The muse has been using clay instead of words to speak to me as of late. Symbols of plates, vases, bowls and mugs have replaced writings, save the one word “Jay” that I carve into the bottom of each of my creations.
I watch as seasoned potters record their work into clay-splattered notepads. Sometimes I jot down how many pots I throw in a session, but I can never find the piece of paper when I return to the Irvine Fine Arts Center three weeks later.
I didn’t think I would be at the wheel instead of the computer for as long as I have been. But playing with the clay has been as relaxing and freeing as getting good and muddy with my true muse (my five-year-old self). The voices quiet as the wheel spins and my mind unwinds to stillness.
Thank the Goddess, some writer long ago spilled the beans that self-incrimination is really a tactic of motivation and now we are all free to admit the neurosis and crack on.
For me, the best part of creating is to be in the blissful, timelessness of the muse’s spell.
I feel the more forgiving, malleable clay has replaced the precision of the pencil because I’ve needed time to heal. I wish I could process faster. But the truth is; I just can’t. Five years of consecutive deaths of most every male elder, a job, a home, a community, a passion in one devastating hag’s swoop has taken its grim toll on my free spirit. Effervescent and resilient, I tried to pretend it didn’t matter. But like Eeyore’s grey cloud, a balloon of tears loomed ever near and I only felt safe enough to let a tiny stream out – like a gossamer strand of liquid emotion.
Typical and traditional Capricorn goat, I scratched away at the mountain, refusing to look at losses and hold only a vision of a bright future, a peak to stand atop. Each new treasure of creature comfort was hard fought, like the two weeks I saved for a $9 potato peeler. I celebrated the day I bought two ice cube trays on a whim at Target, as proof there was some fat on the bone.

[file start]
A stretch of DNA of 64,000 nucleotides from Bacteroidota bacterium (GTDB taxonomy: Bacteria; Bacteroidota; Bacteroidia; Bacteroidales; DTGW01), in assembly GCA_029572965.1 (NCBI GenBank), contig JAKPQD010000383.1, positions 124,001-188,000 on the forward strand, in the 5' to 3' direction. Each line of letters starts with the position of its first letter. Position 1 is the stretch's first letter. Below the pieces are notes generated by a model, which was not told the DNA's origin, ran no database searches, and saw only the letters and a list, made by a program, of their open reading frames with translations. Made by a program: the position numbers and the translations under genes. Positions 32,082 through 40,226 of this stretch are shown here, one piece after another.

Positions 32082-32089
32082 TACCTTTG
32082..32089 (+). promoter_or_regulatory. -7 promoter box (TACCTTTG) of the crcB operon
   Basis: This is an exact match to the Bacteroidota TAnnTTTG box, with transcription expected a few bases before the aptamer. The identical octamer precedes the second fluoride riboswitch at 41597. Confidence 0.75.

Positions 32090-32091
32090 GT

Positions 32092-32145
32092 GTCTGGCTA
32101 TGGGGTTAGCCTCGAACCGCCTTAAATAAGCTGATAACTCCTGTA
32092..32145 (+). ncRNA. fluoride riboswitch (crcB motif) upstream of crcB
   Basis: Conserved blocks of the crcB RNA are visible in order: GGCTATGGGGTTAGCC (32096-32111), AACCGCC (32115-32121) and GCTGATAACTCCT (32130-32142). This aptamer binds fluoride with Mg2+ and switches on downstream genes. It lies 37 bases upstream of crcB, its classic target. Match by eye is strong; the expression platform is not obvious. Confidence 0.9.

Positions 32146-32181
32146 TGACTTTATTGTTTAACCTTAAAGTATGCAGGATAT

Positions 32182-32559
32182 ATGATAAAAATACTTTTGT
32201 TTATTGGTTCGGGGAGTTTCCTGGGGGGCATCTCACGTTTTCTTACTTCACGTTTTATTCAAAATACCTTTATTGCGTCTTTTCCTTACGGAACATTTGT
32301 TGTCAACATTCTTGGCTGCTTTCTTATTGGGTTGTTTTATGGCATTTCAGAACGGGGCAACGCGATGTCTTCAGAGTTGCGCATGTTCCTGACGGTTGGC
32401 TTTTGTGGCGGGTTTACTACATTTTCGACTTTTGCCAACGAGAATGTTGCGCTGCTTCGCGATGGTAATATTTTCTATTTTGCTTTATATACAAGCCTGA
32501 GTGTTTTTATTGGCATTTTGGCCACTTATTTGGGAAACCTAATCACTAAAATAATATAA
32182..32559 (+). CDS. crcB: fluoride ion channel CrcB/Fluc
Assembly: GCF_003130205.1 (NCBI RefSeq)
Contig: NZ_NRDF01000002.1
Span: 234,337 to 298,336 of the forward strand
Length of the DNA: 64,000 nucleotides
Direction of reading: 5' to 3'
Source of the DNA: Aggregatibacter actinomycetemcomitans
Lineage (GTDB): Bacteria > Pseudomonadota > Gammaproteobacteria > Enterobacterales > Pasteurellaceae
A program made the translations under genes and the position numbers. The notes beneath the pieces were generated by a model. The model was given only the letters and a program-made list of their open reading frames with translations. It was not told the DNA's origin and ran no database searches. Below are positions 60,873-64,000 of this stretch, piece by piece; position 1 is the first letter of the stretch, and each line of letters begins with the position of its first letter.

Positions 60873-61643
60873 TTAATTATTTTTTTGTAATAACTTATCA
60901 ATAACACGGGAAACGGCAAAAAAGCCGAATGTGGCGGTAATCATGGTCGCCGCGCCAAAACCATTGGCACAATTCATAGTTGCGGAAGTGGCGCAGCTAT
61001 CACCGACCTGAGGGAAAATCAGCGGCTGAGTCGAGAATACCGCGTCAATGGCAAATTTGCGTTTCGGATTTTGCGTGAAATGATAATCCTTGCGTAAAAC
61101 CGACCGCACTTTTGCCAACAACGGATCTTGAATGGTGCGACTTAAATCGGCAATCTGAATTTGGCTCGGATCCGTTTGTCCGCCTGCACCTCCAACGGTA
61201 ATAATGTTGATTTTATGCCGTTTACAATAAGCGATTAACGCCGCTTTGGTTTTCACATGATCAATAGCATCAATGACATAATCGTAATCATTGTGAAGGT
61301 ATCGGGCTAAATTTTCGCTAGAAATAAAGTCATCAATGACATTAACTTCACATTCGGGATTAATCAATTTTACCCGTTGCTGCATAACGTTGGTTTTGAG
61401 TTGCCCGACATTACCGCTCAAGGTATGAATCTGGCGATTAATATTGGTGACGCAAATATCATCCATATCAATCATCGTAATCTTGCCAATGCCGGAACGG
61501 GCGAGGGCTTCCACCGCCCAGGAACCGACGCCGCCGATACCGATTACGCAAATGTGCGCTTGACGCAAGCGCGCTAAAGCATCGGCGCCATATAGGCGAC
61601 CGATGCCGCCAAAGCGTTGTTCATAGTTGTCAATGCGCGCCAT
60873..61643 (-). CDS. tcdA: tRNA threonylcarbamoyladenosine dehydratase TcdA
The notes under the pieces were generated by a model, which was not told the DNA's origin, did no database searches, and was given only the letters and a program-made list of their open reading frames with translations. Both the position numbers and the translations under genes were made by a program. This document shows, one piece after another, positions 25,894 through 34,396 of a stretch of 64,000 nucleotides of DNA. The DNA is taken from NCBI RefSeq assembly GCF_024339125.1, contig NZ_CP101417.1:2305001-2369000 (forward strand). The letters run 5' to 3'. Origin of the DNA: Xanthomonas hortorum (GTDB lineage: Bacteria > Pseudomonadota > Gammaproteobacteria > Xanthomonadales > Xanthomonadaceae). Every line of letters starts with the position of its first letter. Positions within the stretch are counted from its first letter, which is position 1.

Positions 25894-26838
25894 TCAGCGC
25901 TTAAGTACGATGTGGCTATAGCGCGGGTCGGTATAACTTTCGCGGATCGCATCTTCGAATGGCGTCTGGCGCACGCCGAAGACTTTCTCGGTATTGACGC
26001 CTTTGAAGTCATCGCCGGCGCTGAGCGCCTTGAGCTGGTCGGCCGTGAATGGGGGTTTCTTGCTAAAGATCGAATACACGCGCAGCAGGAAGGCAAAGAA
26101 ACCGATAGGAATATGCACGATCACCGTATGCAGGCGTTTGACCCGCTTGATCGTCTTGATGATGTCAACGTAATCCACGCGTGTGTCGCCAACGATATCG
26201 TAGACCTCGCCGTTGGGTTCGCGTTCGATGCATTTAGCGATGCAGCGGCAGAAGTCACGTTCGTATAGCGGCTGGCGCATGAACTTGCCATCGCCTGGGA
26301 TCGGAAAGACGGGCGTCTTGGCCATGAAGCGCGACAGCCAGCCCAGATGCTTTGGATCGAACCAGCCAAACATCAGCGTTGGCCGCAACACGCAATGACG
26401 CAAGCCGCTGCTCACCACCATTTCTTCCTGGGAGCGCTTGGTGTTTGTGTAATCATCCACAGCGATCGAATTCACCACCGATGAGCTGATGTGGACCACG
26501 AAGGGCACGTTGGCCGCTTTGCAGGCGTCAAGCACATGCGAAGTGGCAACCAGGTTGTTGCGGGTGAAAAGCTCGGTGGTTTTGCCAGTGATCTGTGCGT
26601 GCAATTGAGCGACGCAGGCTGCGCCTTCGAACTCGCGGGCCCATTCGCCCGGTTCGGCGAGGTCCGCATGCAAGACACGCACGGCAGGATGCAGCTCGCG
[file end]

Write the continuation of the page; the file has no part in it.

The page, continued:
Nearly a year at my job and I’m strong enough to allow tears come of their own volition. Of course, my job is at no ordinary place, but the business venture of two artists, living as close to the edge as they dare – consistently reminding themselves that this ragged edge is home.
I have always cared far too much of what other people have thought of me and somehow made that to mean that I wasn’t an artist. True artists are bohemians, I told myself: unconventional and untroubled by society’s disapproval and proud of their difference. Truth is, I am all those things and like most bohemians, though we may be gypsy wanderers, tend to gravitate toward each other, forming communities of outcasts, artists, musicians, activists, poets – a home for the roaming heart and soul.